The BC Civil Liberties Association is raising a red flag following injuries to three northwest First Nations resident resulting from interactions with the RCMP.
One incident involves a 15-year old girl having her arm broken during an interaction with police in Prince Rupert, another involves Robert Wright, who suffered a serious head and brain injury while in Terrace RCMP cells and the third involves William Watts, who received serious head injuries after calling police for assistance with his sister.
“We are deeply concerned that one incident requiring independent investigation by an outside police force would take place in a five week period in this sparsely populated area, let alone three,” said Robert Holmes, Q.C., President of the BCCLA.
“All of the incidents involve families of Aboriginal descent, all called the RCMP for help with a family member, each case resulted in serious injury, and each took place in a specific geographic area over a short period of time. These factors suggest to us that there is a serious systemic problem.”
Two of the incidents, including the Prince Rupert one, are being investigated by outside police forces while the third is being investigated by an outside RCMP detachment.
The RCMP, however, says the BC Civil Liberties Association is out of line in the allegations.
“I am disappointed that the BCCLA would grandstand on these files when they know full well that there are independent external investigations ongoing by the New Westminster Police, Delta Police and the Commission for Public Complaints Against the RCMP. The BCCLA would be the first to criticize the police, and has in the past, for speaking publicly about a complaint while it is still under investigation. If nothing else, they should hold themselves to their own standard. In light of the ongoing independent external investigations and CPC complaint, I question their objective,” said Superintendent Ray Bernoties, officer in charge of BC RCMP communications.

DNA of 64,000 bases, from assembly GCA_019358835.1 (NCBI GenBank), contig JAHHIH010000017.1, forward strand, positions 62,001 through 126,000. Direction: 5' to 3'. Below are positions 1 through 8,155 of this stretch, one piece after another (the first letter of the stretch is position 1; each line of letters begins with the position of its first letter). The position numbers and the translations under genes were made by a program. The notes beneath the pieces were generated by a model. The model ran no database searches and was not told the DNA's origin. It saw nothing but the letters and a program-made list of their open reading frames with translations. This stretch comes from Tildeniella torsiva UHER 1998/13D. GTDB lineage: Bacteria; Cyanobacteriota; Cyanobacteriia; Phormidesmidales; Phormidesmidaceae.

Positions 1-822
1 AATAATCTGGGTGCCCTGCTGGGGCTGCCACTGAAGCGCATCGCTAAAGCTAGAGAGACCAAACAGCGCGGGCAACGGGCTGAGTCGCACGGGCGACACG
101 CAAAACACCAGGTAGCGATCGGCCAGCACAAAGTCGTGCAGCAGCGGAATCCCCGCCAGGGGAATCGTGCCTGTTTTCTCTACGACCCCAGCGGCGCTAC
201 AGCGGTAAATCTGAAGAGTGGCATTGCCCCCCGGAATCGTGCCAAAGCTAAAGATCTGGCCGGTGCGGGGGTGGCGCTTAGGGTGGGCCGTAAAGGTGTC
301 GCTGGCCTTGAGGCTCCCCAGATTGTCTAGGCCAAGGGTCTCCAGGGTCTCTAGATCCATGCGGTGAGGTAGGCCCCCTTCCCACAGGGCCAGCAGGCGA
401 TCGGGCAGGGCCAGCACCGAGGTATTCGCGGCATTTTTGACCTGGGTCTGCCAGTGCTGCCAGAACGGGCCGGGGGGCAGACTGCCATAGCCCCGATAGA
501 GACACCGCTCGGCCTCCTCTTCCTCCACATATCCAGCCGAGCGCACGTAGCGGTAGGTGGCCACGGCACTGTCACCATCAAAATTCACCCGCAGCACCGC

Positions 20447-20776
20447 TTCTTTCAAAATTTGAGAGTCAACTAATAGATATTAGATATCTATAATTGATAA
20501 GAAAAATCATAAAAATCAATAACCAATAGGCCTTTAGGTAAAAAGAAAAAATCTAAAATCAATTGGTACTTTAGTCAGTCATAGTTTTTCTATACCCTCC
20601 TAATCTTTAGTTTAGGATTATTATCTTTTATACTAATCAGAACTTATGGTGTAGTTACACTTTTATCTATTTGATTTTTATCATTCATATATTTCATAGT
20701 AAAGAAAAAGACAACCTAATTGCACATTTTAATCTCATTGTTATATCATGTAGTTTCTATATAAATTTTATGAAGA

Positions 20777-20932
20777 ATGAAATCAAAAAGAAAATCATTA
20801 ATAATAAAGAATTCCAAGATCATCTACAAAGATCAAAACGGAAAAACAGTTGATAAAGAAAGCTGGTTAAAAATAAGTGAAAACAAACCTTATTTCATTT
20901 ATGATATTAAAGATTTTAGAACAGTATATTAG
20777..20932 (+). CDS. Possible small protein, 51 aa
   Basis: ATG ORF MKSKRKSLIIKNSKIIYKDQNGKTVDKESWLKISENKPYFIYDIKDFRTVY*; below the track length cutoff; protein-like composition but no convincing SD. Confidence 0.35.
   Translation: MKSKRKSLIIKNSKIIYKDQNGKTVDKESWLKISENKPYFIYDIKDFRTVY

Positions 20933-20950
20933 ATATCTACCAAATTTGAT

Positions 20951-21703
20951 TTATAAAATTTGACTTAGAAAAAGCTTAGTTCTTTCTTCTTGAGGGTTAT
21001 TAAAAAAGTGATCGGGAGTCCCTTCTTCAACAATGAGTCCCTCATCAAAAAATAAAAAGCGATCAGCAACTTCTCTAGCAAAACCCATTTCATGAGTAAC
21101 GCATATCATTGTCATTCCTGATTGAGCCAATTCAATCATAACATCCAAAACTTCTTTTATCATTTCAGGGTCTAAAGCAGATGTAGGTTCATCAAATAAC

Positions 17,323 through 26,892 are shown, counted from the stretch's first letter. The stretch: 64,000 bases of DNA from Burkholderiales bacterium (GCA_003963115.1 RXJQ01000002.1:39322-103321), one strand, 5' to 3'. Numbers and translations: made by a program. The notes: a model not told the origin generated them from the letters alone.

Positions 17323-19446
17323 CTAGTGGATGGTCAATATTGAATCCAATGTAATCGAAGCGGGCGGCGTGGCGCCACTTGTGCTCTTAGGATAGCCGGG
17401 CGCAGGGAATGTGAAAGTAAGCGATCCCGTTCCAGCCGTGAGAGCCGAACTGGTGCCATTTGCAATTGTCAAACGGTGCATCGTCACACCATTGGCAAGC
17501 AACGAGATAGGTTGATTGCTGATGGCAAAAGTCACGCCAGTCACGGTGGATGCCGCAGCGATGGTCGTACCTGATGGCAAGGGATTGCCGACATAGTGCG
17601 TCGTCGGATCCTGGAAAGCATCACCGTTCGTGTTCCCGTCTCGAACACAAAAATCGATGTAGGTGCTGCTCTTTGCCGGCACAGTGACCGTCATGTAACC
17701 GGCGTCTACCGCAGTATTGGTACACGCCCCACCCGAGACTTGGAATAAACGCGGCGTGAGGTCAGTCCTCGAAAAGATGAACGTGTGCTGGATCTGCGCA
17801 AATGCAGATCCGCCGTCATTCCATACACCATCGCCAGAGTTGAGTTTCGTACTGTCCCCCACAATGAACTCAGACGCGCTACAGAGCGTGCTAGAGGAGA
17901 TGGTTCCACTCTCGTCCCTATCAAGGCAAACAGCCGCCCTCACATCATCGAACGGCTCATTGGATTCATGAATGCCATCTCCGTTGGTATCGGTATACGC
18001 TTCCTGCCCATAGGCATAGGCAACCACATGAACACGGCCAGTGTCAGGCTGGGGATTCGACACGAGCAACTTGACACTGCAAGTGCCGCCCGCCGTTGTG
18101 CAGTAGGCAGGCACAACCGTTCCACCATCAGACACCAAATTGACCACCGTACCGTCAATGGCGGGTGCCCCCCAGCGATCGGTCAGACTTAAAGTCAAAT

“It’s important to note that these are unsubstantiated allegations at this point and thus, it would be inappropriate for me, or frankly anyone, to speak about these incidents while they are being investigated. If charges are laid against an RCMP member in any of these matters, we will proactively inform the public, as we do in every case of an RCMP member being charged.”
The BC Civil Liberties Association notes that, at the current rate of three incidents in a five week period, RCMP in Kitimat, Terrace and Prince Rupert would be involved in 31 serious injuries in the year, a rate of one incident for every 1,100 people. That number is five times as high as the serious injury rate for municipal departments in BC.
“These cases can’t be looked at in isolation by investigators, because they are not looked at in isolation by the community,” said Holmes.
“No group in society should be afraid that calling the police for help is more likely to result in serious injury for a family member or friend than a peaceful resolution of a problem. Yet many First Nations people have or are developing that view. That’s a systemic problem. Effective policing requires that the RCMP work on training for its officers to prevent these incidents and rebuilding the trust that is so essential to their role. What they’re doing right now isn’t working.”